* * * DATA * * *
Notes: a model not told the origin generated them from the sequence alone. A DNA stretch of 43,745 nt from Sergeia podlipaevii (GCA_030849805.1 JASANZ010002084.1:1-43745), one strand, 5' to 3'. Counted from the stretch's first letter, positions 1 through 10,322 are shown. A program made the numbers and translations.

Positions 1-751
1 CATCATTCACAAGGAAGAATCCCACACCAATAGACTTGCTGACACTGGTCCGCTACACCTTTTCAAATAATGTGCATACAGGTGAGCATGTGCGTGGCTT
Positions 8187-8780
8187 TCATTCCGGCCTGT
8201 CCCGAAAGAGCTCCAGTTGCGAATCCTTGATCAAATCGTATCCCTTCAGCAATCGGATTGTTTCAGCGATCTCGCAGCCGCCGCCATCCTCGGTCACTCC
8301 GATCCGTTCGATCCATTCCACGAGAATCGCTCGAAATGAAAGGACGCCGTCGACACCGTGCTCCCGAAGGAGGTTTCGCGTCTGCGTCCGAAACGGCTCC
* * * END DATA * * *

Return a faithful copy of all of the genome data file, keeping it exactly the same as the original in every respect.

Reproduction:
Notes: a model not told the origin generated them from the sequence alone. A DNA stretch of 43,745 nt from Sergeia podlipaevii (GCA_030849805.1 JASANZ010002084.1:1-43745), one strand, 5' to 3'. Counted from the stretch's first letter, positions 1 through 10,322 are shown. A program made the numbers and translations.

Positions 1-751
1 CATCATTCACAAGGAAGAATCCCACACCAATAGACTTGCTGACACTGGTCCGCTACACCTTTTCAAATAATGTGCATACAGGTGAGCATGTGCGTGGCTT
Positions 8187-8780
8187 TCATTCCGGCCTGT
8201 CCCGAAAGAGCTCCAGTTGCGAATCCTTGATCAAATCGTATCCCTTCAGCAATCGGATTGTTTCAGCGATCTCGCAGCCGCCGCCATCCTCGGTCACTCC
8301 GATCCGTTCGATCCATTCCACGAGAATCGCTCGAAATGAAAGGACGCCGTCGACACCGTGCTCCCGAAGGAGGTTTCGCGTCTGCGTCCGAAACGGCTCC